A lingering confusion arises out of the collision between traditional company management mindset and Agile implementation – a phenomenon known as Fake Agile. Signals include adopting the vocabulary without changing much or, worse, infusing conventional thinking with a ‘we-are-Agile’ declaration leaving some people feeling reassured nothing is changing, and others confused. Agile as a mindset can play a vital role in a company’s evolution. Apart from products designed cheaper and faster aimed to delight the customer, Agile prepares individuals and companies for handling greater complexity and for moving into the level of self-collective responsibility essential for self-management. The upcoming World Agility Forum in Lisbon, Portugal, September 29th, 2019 is asking:
“Will Agile succeed at moving past the fake version to attain the status of a genuine mindset shift?”
I am not an Agile practitioner, but I do understand agility: cognitive, physical, emotional and social. Also, I grasp the difference between the linear thinking behind so much of traditional decision-making and the kind of holistic broader spectrum thinking needed to work with the unpredictable and complex.
In my role as a facilitator transforming stuck and messy situations, I perceive the deep dynamics that sit quietly but effectively underneath the surface. While everyone is busy, these forces are working for and against the achievement of lofty goals. A couple of tensions show up when I sense into the implementation of fake Agile versus what is needed in order to work effectively with complexity. Tensions illuminate opportunities to do something different, to pay attention to the underlying conflicts and put that energy to a useful purpose. Otherwise, projects attain incremental movement or none at all. Incremental progress is not enough. When business models can be declared obsolete overnight, or entire sectors see their mainstream operations replaced by a better tech solution, complacency is deadly.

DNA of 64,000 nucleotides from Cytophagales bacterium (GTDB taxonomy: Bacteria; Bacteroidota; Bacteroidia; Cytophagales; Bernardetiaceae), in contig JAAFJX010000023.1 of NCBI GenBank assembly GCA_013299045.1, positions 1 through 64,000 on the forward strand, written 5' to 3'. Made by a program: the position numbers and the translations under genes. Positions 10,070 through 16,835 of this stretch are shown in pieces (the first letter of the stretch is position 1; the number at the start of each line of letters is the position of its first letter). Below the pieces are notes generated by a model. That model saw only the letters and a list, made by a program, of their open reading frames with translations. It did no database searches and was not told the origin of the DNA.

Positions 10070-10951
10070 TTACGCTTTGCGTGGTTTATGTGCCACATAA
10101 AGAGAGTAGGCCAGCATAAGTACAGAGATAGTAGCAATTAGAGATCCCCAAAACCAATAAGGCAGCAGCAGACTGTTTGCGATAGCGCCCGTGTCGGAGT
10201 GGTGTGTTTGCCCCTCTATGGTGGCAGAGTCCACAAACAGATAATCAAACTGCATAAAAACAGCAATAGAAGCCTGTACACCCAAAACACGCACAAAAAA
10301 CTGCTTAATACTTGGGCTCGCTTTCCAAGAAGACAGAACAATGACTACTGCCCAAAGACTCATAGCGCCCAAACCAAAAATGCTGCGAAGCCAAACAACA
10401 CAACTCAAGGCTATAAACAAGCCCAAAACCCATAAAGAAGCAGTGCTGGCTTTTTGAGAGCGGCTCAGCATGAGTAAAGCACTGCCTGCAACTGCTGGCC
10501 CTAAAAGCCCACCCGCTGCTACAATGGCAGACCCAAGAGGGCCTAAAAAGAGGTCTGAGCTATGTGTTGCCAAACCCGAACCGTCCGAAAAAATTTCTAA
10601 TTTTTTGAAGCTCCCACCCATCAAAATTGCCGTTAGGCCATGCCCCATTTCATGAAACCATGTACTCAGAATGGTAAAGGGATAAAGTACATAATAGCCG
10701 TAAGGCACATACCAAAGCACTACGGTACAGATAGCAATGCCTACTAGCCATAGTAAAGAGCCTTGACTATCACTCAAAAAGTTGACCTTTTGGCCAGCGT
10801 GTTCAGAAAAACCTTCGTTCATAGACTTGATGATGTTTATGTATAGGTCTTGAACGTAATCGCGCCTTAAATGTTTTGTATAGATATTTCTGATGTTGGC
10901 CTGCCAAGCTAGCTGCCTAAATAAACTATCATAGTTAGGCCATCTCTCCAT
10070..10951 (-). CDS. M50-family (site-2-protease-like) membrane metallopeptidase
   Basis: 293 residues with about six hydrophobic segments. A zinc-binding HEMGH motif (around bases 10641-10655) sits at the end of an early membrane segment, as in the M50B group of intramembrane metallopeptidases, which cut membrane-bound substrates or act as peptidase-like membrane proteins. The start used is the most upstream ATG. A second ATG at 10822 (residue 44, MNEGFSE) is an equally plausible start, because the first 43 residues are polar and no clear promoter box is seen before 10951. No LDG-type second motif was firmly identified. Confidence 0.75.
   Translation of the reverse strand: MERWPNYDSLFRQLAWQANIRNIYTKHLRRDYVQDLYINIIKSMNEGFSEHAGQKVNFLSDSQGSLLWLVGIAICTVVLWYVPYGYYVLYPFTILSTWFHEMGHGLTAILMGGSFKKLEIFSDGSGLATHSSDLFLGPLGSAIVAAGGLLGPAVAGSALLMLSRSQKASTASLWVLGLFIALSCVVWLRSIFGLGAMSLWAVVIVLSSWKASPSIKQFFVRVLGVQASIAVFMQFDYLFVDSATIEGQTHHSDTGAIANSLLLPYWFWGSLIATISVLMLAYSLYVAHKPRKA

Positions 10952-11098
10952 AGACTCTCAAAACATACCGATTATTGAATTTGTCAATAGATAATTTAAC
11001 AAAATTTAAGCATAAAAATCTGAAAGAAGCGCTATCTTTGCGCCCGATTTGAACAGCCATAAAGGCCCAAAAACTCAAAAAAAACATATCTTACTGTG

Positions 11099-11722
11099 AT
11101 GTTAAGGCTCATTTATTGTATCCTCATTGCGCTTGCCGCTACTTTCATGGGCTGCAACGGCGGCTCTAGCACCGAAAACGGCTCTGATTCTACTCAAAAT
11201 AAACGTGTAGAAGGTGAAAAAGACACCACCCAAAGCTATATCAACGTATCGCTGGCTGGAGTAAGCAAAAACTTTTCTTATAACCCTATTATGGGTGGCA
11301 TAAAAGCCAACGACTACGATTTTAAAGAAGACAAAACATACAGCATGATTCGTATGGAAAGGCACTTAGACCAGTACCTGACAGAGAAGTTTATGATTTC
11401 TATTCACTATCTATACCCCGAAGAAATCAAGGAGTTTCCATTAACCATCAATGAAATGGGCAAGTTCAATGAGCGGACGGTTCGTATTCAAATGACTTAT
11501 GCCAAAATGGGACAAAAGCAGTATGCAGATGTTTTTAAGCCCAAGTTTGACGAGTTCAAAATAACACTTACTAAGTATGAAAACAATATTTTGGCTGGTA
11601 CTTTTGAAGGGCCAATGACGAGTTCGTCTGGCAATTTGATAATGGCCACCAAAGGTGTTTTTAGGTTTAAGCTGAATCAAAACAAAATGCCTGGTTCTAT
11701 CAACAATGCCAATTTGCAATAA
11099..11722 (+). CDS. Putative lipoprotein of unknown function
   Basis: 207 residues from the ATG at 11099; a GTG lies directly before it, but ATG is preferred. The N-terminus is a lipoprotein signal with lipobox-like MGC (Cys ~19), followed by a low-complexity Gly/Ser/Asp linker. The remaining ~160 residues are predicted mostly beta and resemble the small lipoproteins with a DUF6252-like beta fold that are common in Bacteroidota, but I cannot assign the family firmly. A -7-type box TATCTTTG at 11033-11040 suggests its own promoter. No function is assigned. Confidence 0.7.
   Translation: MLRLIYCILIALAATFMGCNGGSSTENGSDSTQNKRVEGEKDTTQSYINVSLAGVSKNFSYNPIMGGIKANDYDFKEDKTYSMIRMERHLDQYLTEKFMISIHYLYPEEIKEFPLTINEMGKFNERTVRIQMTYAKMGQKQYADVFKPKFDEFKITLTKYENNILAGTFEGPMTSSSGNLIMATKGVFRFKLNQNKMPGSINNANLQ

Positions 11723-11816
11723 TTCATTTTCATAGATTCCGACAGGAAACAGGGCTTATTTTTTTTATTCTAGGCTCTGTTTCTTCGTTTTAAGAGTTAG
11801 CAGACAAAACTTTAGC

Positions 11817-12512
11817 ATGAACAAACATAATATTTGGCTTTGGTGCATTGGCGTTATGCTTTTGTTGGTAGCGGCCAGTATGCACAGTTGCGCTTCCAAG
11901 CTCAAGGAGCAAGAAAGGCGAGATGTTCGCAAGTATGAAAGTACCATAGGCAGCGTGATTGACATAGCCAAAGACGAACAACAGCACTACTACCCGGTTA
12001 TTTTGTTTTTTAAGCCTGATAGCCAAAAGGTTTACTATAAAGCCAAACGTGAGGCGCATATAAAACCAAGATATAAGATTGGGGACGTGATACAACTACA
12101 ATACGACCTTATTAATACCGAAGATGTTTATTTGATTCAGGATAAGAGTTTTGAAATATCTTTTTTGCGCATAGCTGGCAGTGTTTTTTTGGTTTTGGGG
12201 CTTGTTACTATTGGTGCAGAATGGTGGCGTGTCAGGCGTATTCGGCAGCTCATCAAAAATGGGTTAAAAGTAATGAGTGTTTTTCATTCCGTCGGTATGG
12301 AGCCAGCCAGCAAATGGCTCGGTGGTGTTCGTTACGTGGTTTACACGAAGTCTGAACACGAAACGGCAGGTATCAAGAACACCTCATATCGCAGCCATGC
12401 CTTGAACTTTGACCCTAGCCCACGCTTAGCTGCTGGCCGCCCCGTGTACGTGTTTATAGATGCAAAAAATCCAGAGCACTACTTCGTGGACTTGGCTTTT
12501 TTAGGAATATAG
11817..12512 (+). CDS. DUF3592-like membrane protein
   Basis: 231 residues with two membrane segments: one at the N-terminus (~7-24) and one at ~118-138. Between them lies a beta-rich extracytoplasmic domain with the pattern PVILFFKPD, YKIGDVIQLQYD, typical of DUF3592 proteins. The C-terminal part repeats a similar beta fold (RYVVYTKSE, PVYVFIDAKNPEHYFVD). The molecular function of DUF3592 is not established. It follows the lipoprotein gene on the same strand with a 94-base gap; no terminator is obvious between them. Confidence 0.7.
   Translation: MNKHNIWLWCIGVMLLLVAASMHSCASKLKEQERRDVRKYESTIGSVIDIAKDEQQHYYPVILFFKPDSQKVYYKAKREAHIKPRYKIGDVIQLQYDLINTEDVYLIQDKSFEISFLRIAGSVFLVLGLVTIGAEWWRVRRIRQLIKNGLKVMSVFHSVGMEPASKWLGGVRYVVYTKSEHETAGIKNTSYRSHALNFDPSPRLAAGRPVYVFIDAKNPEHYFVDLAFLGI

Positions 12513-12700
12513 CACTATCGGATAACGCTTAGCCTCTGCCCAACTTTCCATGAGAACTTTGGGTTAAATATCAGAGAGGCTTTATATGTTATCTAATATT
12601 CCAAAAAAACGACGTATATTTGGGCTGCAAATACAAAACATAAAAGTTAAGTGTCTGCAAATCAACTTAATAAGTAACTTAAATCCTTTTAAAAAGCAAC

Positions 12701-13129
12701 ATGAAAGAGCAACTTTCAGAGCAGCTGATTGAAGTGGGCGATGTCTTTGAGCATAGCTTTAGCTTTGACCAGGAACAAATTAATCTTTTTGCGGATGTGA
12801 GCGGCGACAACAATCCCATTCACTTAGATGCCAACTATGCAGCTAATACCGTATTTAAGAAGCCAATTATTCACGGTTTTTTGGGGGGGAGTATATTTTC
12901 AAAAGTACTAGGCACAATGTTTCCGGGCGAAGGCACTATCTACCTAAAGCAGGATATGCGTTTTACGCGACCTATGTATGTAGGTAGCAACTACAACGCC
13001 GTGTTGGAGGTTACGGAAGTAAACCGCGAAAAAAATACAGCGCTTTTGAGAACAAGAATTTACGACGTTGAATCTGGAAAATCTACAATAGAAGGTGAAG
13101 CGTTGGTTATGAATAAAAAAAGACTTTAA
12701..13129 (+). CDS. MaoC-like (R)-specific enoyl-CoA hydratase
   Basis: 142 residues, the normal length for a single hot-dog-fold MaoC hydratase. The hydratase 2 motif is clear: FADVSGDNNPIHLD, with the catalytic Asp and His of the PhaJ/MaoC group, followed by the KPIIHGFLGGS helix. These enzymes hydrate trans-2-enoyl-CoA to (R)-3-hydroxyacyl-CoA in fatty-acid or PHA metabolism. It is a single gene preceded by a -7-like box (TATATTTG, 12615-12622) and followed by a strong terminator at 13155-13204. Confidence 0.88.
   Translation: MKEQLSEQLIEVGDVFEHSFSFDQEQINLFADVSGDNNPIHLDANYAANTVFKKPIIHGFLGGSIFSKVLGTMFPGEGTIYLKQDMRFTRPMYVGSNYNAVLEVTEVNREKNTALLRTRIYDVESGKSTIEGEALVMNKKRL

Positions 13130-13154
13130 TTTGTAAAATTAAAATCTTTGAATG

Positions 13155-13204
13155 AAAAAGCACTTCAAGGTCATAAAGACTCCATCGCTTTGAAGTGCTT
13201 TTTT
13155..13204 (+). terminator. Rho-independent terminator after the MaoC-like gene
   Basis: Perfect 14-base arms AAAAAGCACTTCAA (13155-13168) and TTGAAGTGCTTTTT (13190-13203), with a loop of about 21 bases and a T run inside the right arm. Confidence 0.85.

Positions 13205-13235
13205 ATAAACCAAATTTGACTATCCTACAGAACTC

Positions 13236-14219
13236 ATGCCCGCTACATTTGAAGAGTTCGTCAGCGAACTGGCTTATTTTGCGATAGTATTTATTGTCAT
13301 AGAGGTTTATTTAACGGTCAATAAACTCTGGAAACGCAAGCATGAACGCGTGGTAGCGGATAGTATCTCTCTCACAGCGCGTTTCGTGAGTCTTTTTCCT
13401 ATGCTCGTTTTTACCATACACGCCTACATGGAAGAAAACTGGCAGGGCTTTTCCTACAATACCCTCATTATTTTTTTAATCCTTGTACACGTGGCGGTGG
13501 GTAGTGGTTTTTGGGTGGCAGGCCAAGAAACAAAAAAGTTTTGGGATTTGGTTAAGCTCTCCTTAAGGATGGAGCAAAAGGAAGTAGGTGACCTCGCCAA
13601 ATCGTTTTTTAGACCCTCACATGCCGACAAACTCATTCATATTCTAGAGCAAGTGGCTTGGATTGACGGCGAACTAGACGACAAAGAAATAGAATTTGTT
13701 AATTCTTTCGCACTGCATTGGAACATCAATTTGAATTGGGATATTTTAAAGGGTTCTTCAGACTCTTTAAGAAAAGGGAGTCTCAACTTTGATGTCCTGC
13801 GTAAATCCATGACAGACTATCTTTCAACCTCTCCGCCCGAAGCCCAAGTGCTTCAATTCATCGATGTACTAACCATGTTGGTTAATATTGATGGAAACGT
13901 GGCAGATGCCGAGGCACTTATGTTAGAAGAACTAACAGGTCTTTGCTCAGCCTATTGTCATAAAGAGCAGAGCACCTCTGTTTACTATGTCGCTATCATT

Tensions Fueling Fake Agile Implementation
Centralized controlling companies are implementing Agile to get their products created and delivered faster while ‘delighting’ the customer. Hopefully, the customer is in the equation as a participant. Hierarchically structured organizations are not designed for either complexity or speedy response. Nor are the processes or reward systems. Engineering predictable outcomes are believed to be how quarterly results are attained. Introduce an uncertain element into the expected equation and tensions will arise becoming even more magnified by imposing Agile.
A Look at the Obvious Tensions
90-day delivery times come with a high need for certainty. Contextually, the workplace is often running on an adrenaline high and low trust. In contrast, Agile feels uncertain and unproven. Expanding the Agile methods into a mindset fit for agility, especially in complex conditions, is a bolder leadership calling that nothing in a traditional company rewards.
Draw on courage and fear to try something different. Trust the people a company has hired to do something that matters. If the goal doesn’t matter, why should people care? Being explicit on the value to the customer and the larger world is vital.